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Troubleshooting Windows Installer Deployment 

The topics in this section cover various problems that you might encounter when creating deployment projects and deploying applications.

Any application that references the System.Data namespace has a dependency on Microsoft Data Access Components (MDAC) version 2.7 that cannot be detected by the deployment tools. If MDAC 2.7 or later is not installed on the target computer, the application will fail. For more information, see Deployment and Dependencies.

To prevent this error, you should add a launch condition that can check for the correct version of MDAC and stop the installation if it is not found. For more information, see How to: Add a Launch Condition for Microsoft Data Access Components.


An alternative to adding a launch condition is to include an MDAC merge module in your deployment project that will automatically install MDAC if needed. A merge module for MDAC is not included in Visual Studio; however, one may be available at a later date on the Microsoft Web site.

When you deploy an MFC application using a Visual Studio deployment project, dependencies for the localized merge modules Mfc_loc_e.msm and Mfc_loc_fe.msm are not detected. The merge modules are included with Visual C++; the default installation location is \Program File\Common\Merge Modules. In order to distribute a localized MFC application, you need to manually add the two merge modules to your deployment project. For more information, see Deployment and Dependencies.

When a project output group, assembly, or merge module is added to a deployment project, any dependent assemblies are automatically detected and added to the project. If a dependent assembly is loaded at run time by means of code, it cannot be detected by the deployment tools. You should avoid loading assemblies from code, if possible, or manually add the dependent assemblies to your deployment project. For more information, see Deployment and Dependencies.

When you install a Web Setup to a Web server, the VirtualDirectory property for the Web Application folder and any Web Custom Folders determines where files placed in those folders will be installed relative to the Web root. If this property is left blank, the files will be installed in the Web root folder (inetpub\wwwroot). For more information, see VirtualDirectory Property.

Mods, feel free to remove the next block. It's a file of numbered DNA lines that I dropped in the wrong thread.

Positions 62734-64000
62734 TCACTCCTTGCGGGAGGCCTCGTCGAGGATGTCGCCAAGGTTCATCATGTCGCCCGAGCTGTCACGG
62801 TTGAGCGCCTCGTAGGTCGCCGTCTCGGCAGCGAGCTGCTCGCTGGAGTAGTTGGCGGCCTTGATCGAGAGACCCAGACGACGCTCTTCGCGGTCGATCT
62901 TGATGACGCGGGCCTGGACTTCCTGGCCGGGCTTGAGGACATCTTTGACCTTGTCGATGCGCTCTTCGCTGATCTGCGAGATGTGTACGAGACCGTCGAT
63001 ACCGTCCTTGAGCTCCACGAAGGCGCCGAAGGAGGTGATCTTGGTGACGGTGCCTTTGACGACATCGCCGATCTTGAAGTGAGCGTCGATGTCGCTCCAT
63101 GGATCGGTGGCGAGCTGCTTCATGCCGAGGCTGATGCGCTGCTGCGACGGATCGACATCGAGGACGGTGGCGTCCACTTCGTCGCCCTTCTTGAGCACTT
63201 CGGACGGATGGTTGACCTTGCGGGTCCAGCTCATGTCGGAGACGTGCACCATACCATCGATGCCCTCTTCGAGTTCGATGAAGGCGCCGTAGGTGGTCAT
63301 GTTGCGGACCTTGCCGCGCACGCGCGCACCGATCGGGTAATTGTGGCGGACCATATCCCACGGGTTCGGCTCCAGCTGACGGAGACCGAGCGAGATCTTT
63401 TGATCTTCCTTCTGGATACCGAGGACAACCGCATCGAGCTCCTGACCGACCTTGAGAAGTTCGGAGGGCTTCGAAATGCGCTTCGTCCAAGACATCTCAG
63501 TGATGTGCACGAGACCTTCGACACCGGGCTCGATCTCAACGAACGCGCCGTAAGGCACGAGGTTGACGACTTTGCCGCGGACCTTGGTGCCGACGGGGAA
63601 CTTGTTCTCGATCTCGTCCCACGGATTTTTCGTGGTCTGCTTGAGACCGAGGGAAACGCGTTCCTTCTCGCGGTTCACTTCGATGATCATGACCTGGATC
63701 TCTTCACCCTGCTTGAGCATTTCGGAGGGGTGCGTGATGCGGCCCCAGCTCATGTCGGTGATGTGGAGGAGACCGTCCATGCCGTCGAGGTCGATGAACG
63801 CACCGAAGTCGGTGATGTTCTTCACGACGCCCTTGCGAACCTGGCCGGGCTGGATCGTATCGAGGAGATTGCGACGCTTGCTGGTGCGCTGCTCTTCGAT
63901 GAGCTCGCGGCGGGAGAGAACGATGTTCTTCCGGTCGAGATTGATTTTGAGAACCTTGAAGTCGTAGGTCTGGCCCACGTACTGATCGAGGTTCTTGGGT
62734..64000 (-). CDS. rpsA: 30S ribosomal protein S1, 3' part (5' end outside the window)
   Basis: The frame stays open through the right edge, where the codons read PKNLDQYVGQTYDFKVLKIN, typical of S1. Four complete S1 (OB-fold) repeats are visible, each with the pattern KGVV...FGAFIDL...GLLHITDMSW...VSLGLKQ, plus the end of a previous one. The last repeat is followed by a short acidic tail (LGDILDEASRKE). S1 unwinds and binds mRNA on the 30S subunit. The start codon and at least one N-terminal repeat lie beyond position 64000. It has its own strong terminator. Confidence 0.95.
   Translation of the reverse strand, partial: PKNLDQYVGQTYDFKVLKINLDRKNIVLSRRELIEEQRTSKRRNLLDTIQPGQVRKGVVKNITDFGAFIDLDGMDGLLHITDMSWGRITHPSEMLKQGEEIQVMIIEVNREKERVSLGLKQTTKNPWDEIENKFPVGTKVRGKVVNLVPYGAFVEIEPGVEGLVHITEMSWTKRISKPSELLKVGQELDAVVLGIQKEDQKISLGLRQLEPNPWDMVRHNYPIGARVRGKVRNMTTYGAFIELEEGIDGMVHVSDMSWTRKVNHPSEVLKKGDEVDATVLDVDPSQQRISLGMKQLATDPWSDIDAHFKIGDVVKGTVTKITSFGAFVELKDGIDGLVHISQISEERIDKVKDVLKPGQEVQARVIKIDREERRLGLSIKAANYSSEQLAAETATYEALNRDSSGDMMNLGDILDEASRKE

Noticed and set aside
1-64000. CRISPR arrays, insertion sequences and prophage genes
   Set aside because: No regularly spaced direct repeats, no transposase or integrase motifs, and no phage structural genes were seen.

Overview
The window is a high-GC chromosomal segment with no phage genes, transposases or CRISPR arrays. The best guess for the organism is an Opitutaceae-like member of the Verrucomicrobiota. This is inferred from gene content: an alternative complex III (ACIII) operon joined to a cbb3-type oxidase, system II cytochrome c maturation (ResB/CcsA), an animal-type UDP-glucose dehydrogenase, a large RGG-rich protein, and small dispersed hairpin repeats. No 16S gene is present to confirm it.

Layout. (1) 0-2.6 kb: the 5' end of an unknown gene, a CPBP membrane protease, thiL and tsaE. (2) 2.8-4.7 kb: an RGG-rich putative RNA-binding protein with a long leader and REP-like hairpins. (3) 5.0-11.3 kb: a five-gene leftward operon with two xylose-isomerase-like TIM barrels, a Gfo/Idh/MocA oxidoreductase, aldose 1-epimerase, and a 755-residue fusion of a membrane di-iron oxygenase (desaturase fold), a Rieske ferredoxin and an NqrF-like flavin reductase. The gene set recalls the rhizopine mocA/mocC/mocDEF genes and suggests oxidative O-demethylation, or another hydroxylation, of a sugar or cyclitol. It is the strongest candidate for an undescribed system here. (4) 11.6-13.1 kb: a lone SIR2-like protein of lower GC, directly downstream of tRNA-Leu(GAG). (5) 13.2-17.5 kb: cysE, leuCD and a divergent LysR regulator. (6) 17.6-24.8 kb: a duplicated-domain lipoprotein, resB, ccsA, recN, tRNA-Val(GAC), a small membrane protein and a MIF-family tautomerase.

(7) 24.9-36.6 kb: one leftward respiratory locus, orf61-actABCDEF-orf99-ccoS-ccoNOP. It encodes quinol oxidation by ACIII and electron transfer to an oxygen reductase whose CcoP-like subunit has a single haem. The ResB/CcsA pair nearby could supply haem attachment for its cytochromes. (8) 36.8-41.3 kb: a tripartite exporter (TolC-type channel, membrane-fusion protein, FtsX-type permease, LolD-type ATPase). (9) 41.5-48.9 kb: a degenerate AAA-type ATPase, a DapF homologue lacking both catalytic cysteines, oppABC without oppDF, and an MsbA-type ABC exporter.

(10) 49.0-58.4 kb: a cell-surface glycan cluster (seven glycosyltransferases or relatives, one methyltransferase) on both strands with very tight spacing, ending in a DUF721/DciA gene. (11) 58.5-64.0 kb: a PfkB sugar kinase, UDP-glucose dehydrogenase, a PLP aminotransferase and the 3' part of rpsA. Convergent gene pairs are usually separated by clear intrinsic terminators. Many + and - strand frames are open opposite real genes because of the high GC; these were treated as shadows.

By default, when you install a Web application using a Web Setup deployment project, files are installed to a folder with the same name as the deployment project directly beneath the Web root folder. The VirtualDirectory property of the Web Application folder determines where the files are installed. To install to the Web root directory, change the VirtualDirectory property to null. (Delete the default value.) For more information, see VirtualDirectory Property.

This section is new for Visual Studio 2005 SP1.

When you create a Web Setup deployment project in Visual Studio 2005 on Windows Vista, you need to turn on the Windows feature IIS Metabase and IIS 6 configuration compatibility, and you need to be logged on as an Administrator; otherwise you will be unable to run setup.exe to install the project.

When a Web application is copied to a Web server using the Xcopy command, Internet Information Services (IIS) is not automatically configured for your application. Debugging will not work because the application folder is not recognized as an application root.

After copying, you will need to set the new folder as an application root using the IIS Manager. In addition, you should set the permissions for the application's Bin folder to prevent DLLs from being downloaded.


Rather than using the Xcopy command, consider using the Copy Project command or a Web Setup deployment project. For more information, see Deployment Alternatives.

Unfortunately, there is no direct way to turn off dependency-analysis searching and resolution. However, there is a workaround: you can clear the Include standard search paths option in the dialog box that appears when you click the SearchPath property.

There are a few additional points to consider:

  • You need to add your files using the Add File command. (On the Project menu, point to Add, and then click File.) If you use Add Project Output (on the Project menu, point to Add, and then click Project Output), dependencies reported from the code project will be included.

  • When you build, you may see one or more Unable to find dependency warnings, but you can ignore these in this case.